• There was a different pace & rhythm to life then, and there’s a lot to say for it today, when it can be had.

      Micki & Julie have talked about this many times, and there are still a few answering the call, best can be.

      George W. Bush, no less, famously goes out and clears brush, fixes his dirt roads & trails, works on the fence.

      I understand there’s quite a culture, with the Iditarod trail crews, and small surprise that. Good on ’em.

    • Great point Ramey. Thanks for bringing it up; that’s a period of time and place that I truly think I should have been born into. Maybe you, too, I think.

      As an aside: Harm and I always watch you and root for you to win in the Iditarod, so best of luck this year and be safe and happy, ok? Hugs to all the Smyth’s:)

    • I’m not sure it was “better.” A properly built and maintained snowmachine trail is a beautiful thing. Unfortunately, there are snowmachine operators who’ve never been involved in building or maintaining such trails who can rip the shit out of them thinking they are simply “having fun,” and in the process leave a mess behind for everyone, including most especially others on snowmachines.

      • And then too, balancing-off today’s inconsiderate snowmachine rider, were the many mushers of yore who’s normal technique would pop that wonderful-old-times bubble, right now.

  3. I personally get a kick out of the guys who fly up here thousands of miles to get “schooled” by AK.
    I enjoy non-motorized travel whenever it is a smart option, but also understand that a modern fuel efficient snowmachine is the smartest option for unsupported travel on the frozen rivers in winter.
    Fat bikes, dog sledders and foot travel enthusiasts would not have their “trails” established without the help of us throttle junkies and freight haulers who make “trail breaking” possible on the Yentna.
    When the machine breaks or falls through the ice, your next best bet to get to safety is with a large pair of snowshoes…everything else is mearly for “play”.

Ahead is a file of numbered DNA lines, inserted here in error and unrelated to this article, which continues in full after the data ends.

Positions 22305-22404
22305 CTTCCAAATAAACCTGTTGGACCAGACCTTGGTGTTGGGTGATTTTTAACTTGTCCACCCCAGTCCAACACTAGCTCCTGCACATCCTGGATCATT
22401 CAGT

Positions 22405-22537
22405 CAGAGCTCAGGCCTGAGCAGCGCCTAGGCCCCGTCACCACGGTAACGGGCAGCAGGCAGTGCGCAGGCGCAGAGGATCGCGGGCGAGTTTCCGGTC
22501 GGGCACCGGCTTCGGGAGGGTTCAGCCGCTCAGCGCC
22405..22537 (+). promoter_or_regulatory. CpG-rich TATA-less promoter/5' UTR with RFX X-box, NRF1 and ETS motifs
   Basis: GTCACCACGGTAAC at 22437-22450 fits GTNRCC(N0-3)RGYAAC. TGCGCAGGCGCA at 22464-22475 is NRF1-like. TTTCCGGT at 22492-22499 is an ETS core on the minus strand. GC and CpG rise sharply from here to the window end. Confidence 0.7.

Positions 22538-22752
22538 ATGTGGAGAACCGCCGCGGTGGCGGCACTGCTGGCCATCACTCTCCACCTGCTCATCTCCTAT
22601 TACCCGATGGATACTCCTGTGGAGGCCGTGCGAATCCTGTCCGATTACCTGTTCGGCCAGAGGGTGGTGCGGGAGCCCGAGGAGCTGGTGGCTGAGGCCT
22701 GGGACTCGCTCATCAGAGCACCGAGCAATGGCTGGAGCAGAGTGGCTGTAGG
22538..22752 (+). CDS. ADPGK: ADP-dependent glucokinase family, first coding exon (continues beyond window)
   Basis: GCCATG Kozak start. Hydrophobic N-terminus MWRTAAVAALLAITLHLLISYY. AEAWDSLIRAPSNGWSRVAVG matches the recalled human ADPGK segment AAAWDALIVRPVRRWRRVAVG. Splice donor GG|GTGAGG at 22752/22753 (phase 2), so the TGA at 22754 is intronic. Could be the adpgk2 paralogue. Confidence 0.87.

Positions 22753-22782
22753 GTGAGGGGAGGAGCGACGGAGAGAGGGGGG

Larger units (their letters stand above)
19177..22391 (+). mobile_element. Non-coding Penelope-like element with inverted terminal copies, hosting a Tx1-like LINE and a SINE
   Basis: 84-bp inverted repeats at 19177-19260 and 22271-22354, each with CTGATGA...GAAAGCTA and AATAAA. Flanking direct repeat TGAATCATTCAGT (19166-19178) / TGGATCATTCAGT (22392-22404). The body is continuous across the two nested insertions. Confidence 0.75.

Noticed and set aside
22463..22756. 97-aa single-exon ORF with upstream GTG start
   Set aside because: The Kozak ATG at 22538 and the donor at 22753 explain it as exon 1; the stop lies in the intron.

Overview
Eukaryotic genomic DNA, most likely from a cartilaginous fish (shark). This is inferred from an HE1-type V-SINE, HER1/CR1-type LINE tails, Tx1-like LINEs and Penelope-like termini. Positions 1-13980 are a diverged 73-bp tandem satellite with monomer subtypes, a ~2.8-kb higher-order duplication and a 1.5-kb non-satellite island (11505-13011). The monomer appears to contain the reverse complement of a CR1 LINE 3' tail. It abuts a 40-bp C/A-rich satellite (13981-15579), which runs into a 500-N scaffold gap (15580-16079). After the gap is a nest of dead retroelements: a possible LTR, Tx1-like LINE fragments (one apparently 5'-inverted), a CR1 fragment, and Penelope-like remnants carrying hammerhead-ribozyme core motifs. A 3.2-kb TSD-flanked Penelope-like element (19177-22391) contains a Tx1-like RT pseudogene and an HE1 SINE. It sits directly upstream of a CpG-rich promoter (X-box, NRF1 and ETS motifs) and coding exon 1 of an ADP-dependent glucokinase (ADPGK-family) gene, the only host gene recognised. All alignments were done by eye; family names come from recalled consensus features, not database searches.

• Yep, machine bearing hominin R Us.

      Enough manually to keep the body able, skilled & healthy … beyond that, break out the engines. I can chop wood … but the axes, mauls & wedges get dusty between recreational swinging-sessions … since I got the 27 ton hydraulic splitter.

      The snowmachine is the way to do winter alright.

      • Ted,
        It all comes back to that “a time & a place” old adage of life.
        With the advanced technology at work in today’s clean burning “e-tec” motors there is literally no smoke and very minimal oil consumption when running a modern snowmachine.
        Add in that many newer models get between 20 and 30 miles per gallon and you have the ultimate winter “tool” for moving around the bush in AK.
        I was out on the Yentna yesterday and during my half hour break the only travelers to pass by were locals on snowmachines who were towing small sleds on their way into town for supplies.
        Very practical and hard to beat for the amount of work you can accomplish…fun too when it snows this much!

      • No sweat, Steve. She’ll have to come get you, and all tourists suffer ADS Alaska Derangement Syndrome, just thinking about The Last Best Place. In her impaired state she will have forgotten to bring her dad and that dude from India, so she won’t know what to say. Or anything.

        Normally, this is when Euro-Germanic-Nordic vegan pacifist Bloomberg voter types inexplicably head downtown for an AR-15 and 2,000 rounds of ammo (ADS) … and out for the nearest caribou herd. No sweat, since your ol’ Skandic runs ’em back out of range before she ever sees droppings.

        All in a day on The Last Frontier.

    • I just sent a copy of this post to Greta. You’re gonna be in big trouble. I believe she plans to suggest aerial hunts for “throttle junkies.”

  4. It does sound cool alright, that it’s different types of competitors, and that it’s people from different parts of the country & world.

    All the positive attention to ‘winter’ that can be drummed up, is to the good. More wintry visitation, more people getting into snowy & icy pursuits, would be a big help for Alaska.

  5. The race is in my blood…..I wish the racers good moving forward and magic connections into their soul. I am with you all the way . Allow the process to enrich you ALL. Margriet van Laake ….now in the Netherlands.

  6. Truly an epic admirable event. I wish them all savy decisions and stoic hearts . May the cold not touch them to harshly. This trail may challenge them like never before.